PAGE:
“What do you feed the cows?”
“Ha..ha..Grass, of course, what else? That’s what cows eat…They roam free, the shepherd takes them to the pasture…”
This was the question I asked one of the several Romanian farmers I met, when I visited my home country last summer. And that was the answer he gave me, thinking probably I’m such a “city girl” I don’t even know what cows eat! 🙂
The sad reality is different. I know what the cows are supposed to eat. And I also know how technology, industrialization and the race for profits (and greed!) FORCED the cows to eat something different than their natural, given- from- Nature- feed. And that is far away from grass. That would be soy, corn (both mostly GMO), cottonseed meal or other commercial feeds, bakery waste, chicken manure or citrus peel cake, laced with pesticides. Cows get sick and so they are pumped up with antibiotics. Quality of meat and dairy is deplorable.
If I told this story to my ol’ farmer, he would have made the sign of the Cross three times over his chest and mentioned the Devil somewhere in his long prayer! Because feeding cows such aberrations for the sake of sustaining a growing population and make $$ millions out of it, becomes absolutely malefic.
There is a lot of information circulating now in US about grass fed animals and how beneficial their meat and milk is for humans. These have more vitamin E, beta-carotene, vitamin C, and a number of health-promoting fats, including omega-3 fatty acids and conjugated linoleic acid (CLA), that may be a potent cancer fighter.
Romania has a long tradition of making some of the most delicious, high quality dairy products. Most of the small traditional farms take their cows on high pastures in the mountains, where grass is best, and so they can give nutritious, high quality milk. Cows that graze at relatively high altitudes may produce the healthiest milk of all, having even more omega3s and CLA. Plants growing in higher altitudes have more omega-3 fatty acids, fats which solidify at lower temperatures than other fats and therefore act as a form of anti-freeze. The cows eat this enriched pasture and pass the nutrients on to their milk.
At traditional farmer’s markets you can find a wide variety of grass fed cheeses for a very affordable price.Raw sheep cheese can be bought at $3.50-4.50/ LB and raw cow’s cheese at $2.50-3/ LB. And we’re talking a LOT of variety, not only the grass fed cheddar type you can mostly find in US. Cow’s raw milk (from the vending machine) costs $3.60/gallon, and goat’s raw milk is $6.40/ gallon. Raw butter, rich and tasty is only $5/ LB.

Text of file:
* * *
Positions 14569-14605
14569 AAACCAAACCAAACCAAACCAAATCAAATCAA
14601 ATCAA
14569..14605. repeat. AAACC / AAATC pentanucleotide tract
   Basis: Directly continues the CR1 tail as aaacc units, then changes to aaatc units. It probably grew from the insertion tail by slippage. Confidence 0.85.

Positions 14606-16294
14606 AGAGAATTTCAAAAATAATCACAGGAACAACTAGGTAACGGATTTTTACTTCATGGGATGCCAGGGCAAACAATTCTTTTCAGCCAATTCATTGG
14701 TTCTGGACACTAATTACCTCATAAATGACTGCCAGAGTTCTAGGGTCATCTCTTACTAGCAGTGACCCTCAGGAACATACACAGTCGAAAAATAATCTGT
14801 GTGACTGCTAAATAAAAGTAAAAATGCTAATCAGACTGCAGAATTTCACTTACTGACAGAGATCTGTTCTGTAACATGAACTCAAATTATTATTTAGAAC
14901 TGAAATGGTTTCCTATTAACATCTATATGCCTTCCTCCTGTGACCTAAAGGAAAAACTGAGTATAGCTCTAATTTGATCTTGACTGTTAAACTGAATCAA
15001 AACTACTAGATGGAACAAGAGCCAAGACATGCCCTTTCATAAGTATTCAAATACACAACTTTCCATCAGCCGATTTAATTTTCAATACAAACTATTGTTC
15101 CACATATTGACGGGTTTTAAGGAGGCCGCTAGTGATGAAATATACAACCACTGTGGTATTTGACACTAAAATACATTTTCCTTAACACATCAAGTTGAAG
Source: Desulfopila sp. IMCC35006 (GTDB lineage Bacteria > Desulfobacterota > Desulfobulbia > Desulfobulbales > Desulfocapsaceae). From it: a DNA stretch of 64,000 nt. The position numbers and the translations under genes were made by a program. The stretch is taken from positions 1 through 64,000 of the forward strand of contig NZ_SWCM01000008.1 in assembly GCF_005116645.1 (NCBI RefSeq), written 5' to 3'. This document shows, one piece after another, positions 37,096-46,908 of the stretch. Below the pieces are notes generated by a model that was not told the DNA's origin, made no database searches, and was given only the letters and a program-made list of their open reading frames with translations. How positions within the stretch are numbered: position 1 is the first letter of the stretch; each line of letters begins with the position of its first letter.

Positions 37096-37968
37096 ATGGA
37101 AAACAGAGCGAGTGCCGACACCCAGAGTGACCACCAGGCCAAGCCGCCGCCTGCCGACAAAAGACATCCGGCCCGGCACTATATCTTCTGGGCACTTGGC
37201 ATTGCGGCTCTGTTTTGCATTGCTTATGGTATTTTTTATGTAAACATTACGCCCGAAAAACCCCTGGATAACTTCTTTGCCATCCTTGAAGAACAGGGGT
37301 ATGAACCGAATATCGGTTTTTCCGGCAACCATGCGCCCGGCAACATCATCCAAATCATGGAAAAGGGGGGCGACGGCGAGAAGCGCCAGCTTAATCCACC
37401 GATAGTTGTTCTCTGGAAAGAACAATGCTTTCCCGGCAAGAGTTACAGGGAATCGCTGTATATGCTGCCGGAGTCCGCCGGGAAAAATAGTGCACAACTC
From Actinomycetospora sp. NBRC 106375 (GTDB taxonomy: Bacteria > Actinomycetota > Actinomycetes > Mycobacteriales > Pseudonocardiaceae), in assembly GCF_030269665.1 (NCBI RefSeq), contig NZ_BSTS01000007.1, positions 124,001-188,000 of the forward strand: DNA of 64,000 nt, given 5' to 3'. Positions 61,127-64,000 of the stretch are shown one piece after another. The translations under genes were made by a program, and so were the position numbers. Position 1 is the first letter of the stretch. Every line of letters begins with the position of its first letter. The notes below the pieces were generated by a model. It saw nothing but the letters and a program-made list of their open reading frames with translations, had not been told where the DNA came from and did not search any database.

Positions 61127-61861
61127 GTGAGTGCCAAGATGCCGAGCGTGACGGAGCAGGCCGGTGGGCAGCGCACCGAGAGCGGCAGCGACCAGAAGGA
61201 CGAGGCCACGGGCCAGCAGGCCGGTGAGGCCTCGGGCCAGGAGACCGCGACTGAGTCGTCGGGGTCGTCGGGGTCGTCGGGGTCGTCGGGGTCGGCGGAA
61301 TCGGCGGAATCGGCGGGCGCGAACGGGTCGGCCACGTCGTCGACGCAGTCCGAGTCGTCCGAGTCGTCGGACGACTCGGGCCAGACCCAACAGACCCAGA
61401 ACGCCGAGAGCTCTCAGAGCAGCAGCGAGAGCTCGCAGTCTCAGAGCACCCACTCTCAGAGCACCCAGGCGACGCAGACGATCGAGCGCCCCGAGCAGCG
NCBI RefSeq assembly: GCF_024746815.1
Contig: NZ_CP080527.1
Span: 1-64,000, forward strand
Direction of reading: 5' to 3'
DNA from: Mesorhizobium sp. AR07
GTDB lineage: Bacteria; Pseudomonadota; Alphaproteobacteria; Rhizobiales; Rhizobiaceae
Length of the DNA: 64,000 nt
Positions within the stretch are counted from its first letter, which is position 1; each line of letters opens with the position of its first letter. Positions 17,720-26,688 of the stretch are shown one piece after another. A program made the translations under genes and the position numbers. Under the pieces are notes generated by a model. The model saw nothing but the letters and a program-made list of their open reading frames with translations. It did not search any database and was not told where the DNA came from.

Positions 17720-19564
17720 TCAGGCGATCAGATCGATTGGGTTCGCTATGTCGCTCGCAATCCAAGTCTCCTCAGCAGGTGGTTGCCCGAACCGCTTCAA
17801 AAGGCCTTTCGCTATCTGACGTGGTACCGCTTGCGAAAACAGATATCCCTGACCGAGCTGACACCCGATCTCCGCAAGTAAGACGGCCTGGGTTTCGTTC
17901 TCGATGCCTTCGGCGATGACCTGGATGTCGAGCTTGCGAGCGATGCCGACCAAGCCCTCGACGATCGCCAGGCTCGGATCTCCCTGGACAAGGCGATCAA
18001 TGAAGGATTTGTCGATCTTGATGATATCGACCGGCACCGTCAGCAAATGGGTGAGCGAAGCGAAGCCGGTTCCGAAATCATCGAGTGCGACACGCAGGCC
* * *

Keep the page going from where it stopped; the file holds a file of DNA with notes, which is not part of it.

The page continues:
I always loved the variety of cheeses there: soft, new cheeses, agedcheeses, different textures, different tastes but all made from raw, grass fed milk and presented in their most natural way! No, you won’t find the little fancy-schmancy cheeses you’ll see in France, mixed with nuts and
berries, but big, unprocessed, rich, rustic pieces of cheeses, that taste heavenly!! Sour cream tastes more like a thick cream, butter is yellow and there is no “low fat” there!
Of course there is a different story once you hit the supermarkets where big industrial farms took over (yes, they have them too) that provide lower, processed quality of dairy. Still not as bad as in US since they don’t allow GMO or animal by-products, but mass production is rearing its ugly head there too, since although cows get hay, they also might be confined and fed more grains and commercial feeds.BUT raw dairy is LEGAL as is having animals in your backyard, eat them too, give some to the neighbor and sell some as well! You’ll never be arrested for that (unless you’re selling in unsanitary conditions or mess up with the quality and then your business will be closed down and you get a fine).
Interestingly, these modest, small sized traditional farmers are proudly selling their products in the name ofkeeping traditions alive, making cheese the very same way their grandparents made and providing the same extraordinary taste. They are not necessarily aware of the health benefits. This is just “normal and natural” to them. The common belief is that it just tastes better..and it’s “natural”, since it comes from the traditional farmers. Well, the word “natural” still has meaning in some countries…
I was happy to see the raw milk vending machines being more and more available throughout the country. They’re still in their beginnings as per serving urban areas with raw milk, but the concept gains popularity. You put your money in, you get the milk out! How cool is that? It’s recommended you boil the milk since I don’t think they test it like our hero Mark McAfee religiously does at his farm Organic Pastures in California. But at the country side, I bet they’re drinking it straight from the udder!
Last year Romania had the worst winter in 50 years..It snowed like crazy and houses were completely covered with snow. Temperatures dropped close to 0 degrees Fahrenheit! Well, the milk vending machine froze up too..Being imported from Italy, I guess they didn’t consider the local climate during winter… Solution? The company sent a person instead to sell the milk next to the vending machine! Now that’s determination! 🙂
Leiber, F., M. Kreuzer, et al. (2005). Lipids 40(2): 191-202.
Hauswirth, C. B., M. R. Scheeder, and J. H. Beer. “High Omega-3 Fatty Acid Content in Alpine Cheese: The Basis for an Alpine Paradox.” Circulation 109, no. 1 (2004): 103-7.